Second Summit on Phosphorus Pollution in Wales

First Minister Mark Drakeford MS speaking outside July’s initial phosphorus summit at the Royal Welsh Agricultural Show in Builth Wells.

Wednesday 8th March, 2023

Today the second “Phosphorus Summit” will be hosted by the First Minister Mark Drakeford MS in Cardiff.

This follows the original meeting held at the Royal Welsh Agricultural Show in July last year. At that initial summit, the First Minister called on all sectors to own their contribution to the problem of excessive nutrients in Welsh rivers, and to devise their own solutions.

Welsh Government will also be represented by Julie James MS, Minister for Climate Change and Lesley Griffiths MS, Minister for Rural Affairs and North Wales, and Trefnydd.

Also in attendance will be representatives from the agricultural and house building sectors, from Natural Resources Wales and environmental organisations. Gail Davies-Walsh, Afonydd Cymru’s CEO, will be there on behalf of the rivers and river trusts of Wales, with our Chairman, Chris Mills, joining remotely.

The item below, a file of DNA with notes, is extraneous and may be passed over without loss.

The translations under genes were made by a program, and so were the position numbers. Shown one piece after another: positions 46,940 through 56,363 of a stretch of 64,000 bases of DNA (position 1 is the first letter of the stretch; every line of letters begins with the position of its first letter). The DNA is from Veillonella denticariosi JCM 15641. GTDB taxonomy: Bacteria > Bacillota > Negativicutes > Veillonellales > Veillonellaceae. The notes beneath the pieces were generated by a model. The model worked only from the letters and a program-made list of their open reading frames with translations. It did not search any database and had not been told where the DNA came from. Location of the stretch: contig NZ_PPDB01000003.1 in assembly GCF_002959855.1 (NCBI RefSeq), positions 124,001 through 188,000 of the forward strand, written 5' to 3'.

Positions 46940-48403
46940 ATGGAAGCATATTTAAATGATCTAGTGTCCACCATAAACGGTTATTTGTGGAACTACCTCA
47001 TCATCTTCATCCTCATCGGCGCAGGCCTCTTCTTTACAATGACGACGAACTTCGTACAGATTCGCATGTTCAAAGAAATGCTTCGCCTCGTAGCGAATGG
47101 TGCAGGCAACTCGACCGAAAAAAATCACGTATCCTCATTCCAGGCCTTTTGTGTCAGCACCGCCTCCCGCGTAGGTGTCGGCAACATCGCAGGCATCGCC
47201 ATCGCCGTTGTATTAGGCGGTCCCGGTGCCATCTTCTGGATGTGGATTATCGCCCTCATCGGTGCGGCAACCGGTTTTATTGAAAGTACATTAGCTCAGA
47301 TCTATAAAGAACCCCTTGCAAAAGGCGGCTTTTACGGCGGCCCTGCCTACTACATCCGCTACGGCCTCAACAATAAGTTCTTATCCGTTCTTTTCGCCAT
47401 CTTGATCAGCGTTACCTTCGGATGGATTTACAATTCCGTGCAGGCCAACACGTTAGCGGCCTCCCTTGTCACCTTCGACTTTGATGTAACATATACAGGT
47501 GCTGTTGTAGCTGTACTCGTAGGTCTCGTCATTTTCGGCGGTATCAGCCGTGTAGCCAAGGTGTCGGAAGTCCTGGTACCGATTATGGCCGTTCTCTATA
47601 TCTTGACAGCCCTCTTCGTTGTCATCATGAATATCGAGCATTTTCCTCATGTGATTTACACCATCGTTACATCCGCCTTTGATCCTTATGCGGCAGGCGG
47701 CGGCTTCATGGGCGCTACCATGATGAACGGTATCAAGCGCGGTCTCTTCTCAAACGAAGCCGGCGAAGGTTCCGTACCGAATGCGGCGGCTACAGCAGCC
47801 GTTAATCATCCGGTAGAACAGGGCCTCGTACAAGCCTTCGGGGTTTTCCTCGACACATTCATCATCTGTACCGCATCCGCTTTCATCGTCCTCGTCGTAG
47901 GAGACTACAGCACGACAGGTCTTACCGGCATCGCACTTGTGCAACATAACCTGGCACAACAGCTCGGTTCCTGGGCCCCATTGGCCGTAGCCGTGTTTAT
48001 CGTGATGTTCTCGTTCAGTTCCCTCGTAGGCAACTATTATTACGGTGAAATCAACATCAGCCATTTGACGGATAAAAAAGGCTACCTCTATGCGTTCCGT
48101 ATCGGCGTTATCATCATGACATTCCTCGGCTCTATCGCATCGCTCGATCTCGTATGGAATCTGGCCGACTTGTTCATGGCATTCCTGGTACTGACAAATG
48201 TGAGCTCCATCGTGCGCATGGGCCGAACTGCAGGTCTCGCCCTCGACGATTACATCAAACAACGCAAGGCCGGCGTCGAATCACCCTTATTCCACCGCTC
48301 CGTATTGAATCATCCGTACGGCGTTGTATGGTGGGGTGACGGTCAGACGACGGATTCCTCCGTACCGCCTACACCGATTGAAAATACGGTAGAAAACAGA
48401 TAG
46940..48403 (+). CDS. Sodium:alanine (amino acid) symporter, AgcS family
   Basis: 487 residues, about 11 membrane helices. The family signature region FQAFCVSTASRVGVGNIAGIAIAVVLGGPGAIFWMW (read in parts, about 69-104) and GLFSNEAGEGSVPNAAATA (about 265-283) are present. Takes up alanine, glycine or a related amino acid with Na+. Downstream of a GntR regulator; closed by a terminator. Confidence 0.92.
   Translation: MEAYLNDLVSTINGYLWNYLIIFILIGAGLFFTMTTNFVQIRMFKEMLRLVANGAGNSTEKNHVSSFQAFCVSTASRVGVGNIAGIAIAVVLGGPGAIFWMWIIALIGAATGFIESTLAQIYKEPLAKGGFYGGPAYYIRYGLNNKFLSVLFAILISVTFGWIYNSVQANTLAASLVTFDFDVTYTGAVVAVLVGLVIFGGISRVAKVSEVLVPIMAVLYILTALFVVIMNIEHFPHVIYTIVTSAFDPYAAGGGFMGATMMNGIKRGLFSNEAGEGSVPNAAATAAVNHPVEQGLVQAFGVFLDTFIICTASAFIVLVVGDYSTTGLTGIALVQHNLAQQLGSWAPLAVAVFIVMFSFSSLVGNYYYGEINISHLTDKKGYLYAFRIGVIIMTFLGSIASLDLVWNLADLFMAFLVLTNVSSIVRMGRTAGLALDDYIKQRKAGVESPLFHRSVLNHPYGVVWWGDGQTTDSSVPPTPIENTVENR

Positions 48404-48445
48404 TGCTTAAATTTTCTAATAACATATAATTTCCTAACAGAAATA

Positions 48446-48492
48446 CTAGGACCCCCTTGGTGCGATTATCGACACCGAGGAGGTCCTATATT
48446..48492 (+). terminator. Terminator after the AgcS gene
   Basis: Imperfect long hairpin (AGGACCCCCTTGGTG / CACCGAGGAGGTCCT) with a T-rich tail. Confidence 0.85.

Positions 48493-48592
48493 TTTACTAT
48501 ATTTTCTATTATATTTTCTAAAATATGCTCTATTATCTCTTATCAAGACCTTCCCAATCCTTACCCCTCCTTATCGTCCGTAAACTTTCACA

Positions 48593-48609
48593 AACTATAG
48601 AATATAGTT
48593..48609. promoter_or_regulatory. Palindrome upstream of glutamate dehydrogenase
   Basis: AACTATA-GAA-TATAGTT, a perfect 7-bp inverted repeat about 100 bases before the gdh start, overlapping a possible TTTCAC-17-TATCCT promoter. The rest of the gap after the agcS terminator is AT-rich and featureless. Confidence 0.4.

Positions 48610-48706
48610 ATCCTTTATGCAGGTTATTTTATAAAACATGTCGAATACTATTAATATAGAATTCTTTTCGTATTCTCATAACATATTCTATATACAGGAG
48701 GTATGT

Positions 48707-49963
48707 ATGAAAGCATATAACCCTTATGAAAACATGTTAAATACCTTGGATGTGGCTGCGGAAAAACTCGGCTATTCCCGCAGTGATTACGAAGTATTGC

The summit has two broad objectives. Firstly, to present a draft Action Plan devised by Welsh Government’s SAC Rivers Oversight Group to reduce phosphorus pollution in Welsh SAC rivers so that affordable homebuilding can resume and, secondly, for different sectors to present solutions to their own contributions to the problem.

Even with the limited time available, we would hope for more to be covered. At the July 2022 summit, there were eight areas identified where the First Minister wanted to see progress. Some progress has been made in certain areas, less in others. Nutrient management boards, for example, are being set up in parts of Wales (other than the Wye, where one has operated for some time) to resolve issues. Afonydd Cymru has been helping Carmarthenshire Council with the establishment of theirs for the Cleddau, Tywi and Teifi.

Other areas are of more concern. Of particular interest tomorrow will be the Action Plan proposals to resolve excessive nutrients in rivers from agriculture. This is, of course, the sector responsible for the largest phosphorus contribution in most Welsh SAC rivers, despite having a substantial amount of money spent on it in recent years.

However, we have not seen any proposals from agriculture since July. We hope to see some firm commitments from this sector at today’s summit. 

Posted: March 7, 2023